Libraries Let You Check Out More Than Books
From specialty cake pans to tools, they're filling demand for things better shared than bought
When my son was little, he wanted a specialty cake for his birthday. I debated buying the fancy pan to make it, and in the end I gave in and bought it. I haven't used it since.
If the Whitehall Public Library (PA) had its cake pan lending library back then I might have avoided the expense, and saved the space in my cabinet where that special pan still sits in its box. The Pittsburgh Post-Gazette reports the library opened their cake pan library about eight years ago after the director read about a similar concept at another library. They have 60+ pans, from popular children's movie characters to pans for baby showers and holidays.
From cake pans to fishing poles and harps (!) many libraries lend more than just books
Whitehall isn't the only Pittsburgh area library with specialty lending collections. We did a story (click here to read) on how the Millvale Public Library lends tools. The PG says the Green Tree Public Library just opened a kitchen tool lending library which has everything from a Belgian waffle maker to a Cuisinart hand blender. The Penn Hills Library has fishing rods and tackle boxes, Braddock Library will lend you wall art, you can borrow guitars at Bethel Park Library. Whitehall also circulates American Doll kits.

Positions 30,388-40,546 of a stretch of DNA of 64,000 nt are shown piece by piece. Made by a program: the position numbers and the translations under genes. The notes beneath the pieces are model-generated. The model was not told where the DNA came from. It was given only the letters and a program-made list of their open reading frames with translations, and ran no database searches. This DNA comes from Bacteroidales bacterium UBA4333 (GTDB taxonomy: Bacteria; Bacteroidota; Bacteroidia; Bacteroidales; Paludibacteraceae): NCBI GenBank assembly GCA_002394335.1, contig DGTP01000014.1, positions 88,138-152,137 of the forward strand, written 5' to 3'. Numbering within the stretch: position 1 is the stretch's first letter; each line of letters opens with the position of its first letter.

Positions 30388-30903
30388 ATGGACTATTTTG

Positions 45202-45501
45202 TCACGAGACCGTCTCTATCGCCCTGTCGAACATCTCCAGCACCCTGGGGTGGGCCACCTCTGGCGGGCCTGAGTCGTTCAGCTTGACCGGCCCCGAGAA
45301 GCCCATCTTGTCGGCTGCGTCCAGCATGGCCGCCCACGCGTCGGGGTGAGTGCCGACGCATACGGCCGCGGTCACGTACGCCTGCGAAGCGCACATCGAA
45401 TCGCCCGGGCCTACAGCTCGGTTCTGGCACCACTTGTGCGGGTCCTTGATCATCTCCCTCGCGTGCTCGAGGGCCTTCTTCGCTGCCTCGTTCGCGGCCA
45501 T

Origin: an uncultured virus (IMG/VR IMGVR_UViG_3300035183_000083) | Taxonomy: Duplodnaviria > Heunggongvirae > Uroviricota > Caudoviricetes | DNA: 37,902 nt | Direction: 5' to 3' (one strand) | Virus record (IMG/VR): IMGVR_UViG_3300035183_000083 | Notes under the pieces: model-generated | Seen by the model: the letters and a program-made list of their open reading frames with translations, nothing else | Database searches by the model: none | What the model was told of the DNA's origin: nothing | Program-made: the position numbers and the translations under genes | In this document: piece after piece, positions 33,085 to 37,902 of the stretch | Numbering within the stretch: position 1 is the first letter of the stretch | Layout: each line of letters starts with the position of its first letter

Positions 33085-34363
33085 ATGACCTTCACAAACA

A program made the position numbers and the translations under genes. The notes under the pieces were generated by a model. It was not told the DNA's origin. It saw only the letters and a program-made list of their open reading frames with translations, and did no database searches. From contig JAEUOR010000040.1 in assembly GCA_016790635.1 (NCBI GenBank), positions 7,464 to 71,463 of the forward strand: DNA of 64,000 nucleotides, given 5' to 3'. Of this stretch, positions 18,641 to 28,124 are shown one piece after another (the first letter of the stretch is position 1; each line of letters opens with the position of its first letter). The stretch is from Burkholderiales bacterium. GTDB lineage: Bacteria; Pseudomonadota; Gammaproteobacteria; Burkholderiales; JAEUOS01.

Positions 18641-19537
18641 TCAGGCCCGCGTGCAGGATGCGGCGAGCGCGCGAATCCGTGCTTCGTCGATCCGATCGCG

"Try it, don't buy it" for something you might only need once (like fishing gear) is a more sustainable model, says one librarian
It's a trend that's popping up all over the country. We found a library in Concord, Massachusetts that lends seeds, specializing in hierloom tomato varieties (not sure how you return those!). One in New Glouchester Maine lends a lot of the items the other libraries stock, but also specializes in telescopes you can borrow. The Lancaster (PA) Public Library has taken specialty lending to the extreme, lending not only American Girl dolls and cake pans, but ukeleles, outdoor and board games, and even harps!
The Green Tree library director Adaena Tray tells the PG she likes the idea of lending libraries for specialty items not only because patrons love it, but because it "encourages sustainability" when people don't buy something they'll only use once.
Check with your library to see if they have any specialty items you'd like to borrow, and if not, why not help them start a lending library!